The methods of investigation used in the literature relating to this topic are predominantly case studies, performed on occupied dwellings which have been designed and constructed in accordance with the PassivHaus and Code for Sustainable Homes standards. The disadvantage of using this type of methodology however, is that it can result in subjective data.

The reviewed literature relating to this subject area encourages the adoption of the PassivHaus standard within the UK construction industry as a means in which to achieve zero-carbon homes in the future, and emphasises the suitability of energy efficient dwellings to be designed and constructed in accordance with its principles within the UK. But however, highlights the concerns surrounding the sustainability of PassivHaus materials, and the rigidness of the standard as just a guide for producing highly energy-efficient building fabric. The Code for Sustainable Homes is complimented, in the reviewed literature, for the way in which it incorporates existing and new legislation, and is continuously evolving into a better performing, more holistic sustainability standard. Very little direct comparison is made between the PassivHaus and Code for Sustainable Homes standards in the available literature, and very few informed conclusions are drawn. Also due to the selected literature consisting mainly of journal articles, much of the information available is presented from the author's perspective and consequently is mainly subjective and lacking in sufficient statistical data, which is vitally needed to support the authors' arguments. The study I am proposing will attempt to collate factual secondary data taken from a range of sources, addressing a wider scope of parameters than has previously been attempted, and supplement this research by running simulations on model house types, which will produce a range of primary data that can also be analysed and compared. Thus enabling a more holistic conclusion to be formed in relation to whether it is feasible, and indeed practical, for the German PassivHaus standard to be adopted in place of the current UK government's Code for Sustainable Homes standard.

Methodology and Research Methods

I am proposing to conduct a deductive study which involves the collection of primary research data and the analysis of secondary research data. The inclusion of primary research will be in the form of simulation and modelling, and questionnaires. This will be used to supplement the collected secondary research, due to gaps in the current literature relating to directly comparable cost analysis' and efficiency ratings. It will also be used to explore the practicality of upgrading dwellings designed in accordance with the PassivHaus and Code for Sustainable Homes standards, into zero carbon homes, and to obtain current opinions regarding the integration of the PassivHaus standard's design principles into UK building projects, from professionals working in the construction industry. The primary research data will be used independently in a comparative analysis, from which conclusions can be drawn. The secondary research will be used in the form of correlational research, and will involve the analytical comparison of secondary data and case studies, from which conclusions can be drawn. The research itself will be predominantly quantitative, but will however contain some qualitative elements.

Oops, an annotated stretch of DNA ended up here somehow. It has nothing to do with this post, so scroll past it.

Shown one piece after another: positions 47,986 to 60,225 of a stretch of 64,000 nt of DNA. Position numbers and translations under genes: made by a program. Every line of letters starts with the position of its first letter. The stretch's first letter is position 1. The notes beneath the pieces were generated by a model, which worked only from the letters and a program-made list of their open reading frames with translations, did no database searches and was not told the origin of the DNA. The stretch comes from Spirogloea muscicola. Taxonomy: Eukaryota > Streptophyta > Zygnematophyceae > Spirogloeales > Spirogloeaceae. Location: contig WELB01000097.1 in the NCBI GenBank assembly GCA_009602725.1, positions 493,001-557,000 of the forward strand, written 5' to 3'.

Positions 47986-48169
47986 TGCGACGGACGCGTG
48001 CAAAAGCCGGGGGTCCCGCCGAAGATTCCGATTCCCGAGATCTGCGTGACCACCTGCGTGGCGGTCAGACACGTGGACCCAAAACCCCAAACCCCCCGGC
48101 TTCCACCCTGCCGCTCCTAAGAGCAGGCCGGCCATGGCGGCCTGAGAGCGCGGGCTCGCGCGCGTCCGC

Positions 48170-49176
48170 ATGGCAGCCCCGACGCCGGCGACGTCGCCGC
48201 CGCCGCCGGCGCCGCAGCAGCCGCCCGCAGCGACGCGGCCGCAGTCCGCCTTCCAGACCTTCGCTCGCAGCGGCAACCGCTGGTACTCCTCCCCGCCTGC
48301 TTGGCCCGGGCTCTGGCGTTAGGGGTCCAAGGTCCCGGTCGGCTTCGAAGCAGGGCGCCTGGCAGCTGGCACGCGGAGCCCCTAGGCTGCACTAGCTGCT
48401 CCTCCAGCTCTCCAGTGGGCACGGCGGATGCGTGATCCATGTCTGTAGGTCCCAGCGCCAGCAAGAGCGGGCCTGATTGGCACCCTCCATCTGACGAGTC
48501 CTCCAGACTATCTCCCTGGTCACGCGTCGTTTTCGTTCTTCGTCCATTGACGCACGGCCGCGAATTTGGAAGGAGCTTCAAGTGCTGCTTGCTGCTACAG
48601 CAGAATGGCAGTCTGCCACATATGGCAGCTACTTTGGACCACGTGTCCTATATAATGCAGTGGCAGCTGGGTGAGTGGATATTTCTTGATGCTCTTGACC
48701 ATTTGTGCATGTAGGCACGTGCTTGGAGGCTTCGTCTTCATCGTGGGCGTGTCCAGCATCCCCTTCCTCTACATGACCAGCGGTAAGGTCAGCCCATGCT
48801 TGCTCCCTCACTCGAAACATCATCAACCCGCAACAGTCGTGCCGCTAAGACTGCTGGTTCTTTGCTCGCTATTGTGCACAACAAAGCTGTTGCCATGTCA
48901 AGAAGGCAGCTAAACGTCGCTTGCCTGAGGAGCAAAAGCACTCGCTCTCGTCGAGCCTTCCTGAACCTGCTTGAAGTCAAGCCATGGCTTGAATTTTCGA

The secondary correlational research will be used to form comparisons between the content of the PassivHaus and Code for Sustainable Homes standards, and to form case study analysis' of existing dwellings in the UK designed and constructed in accordance with the two standards. The research data obtained from these methods will be subsequently analysed and enable the deduction of an informed conclusion.

The primary simulation and modelling research will be used to form a cost analysis for a range of modelled dwellings designed to meet the requirements of the PassivHaus and Code for sustainable Homes standards, and to simulate the upgrade of dwellings designed in accordance with the two standards, into zero carbon homes in accordance with Code Level 6 of the Code for Sustainable Homes. The primary research based questionnaire will be used to obtain the views of a limited number and range of professionals working in the UK construction industry, relating to the suitability of employing the principles of the PassivHaus standard into the construction of dwellings in the UK. The research data obtained from these methods will be subsequently analysed, independently, and definitive conclusions will be formed.

The results obtained and conclusions formed from each methodology will finally be comparatively analysed as a whole, and form the basis for an overall conclusion which aims to answer the question 'Should the PassivHaus standard replace the Code for Sustainable Homes as the UK's national standard for the design and construction of all sustainable dwellings?'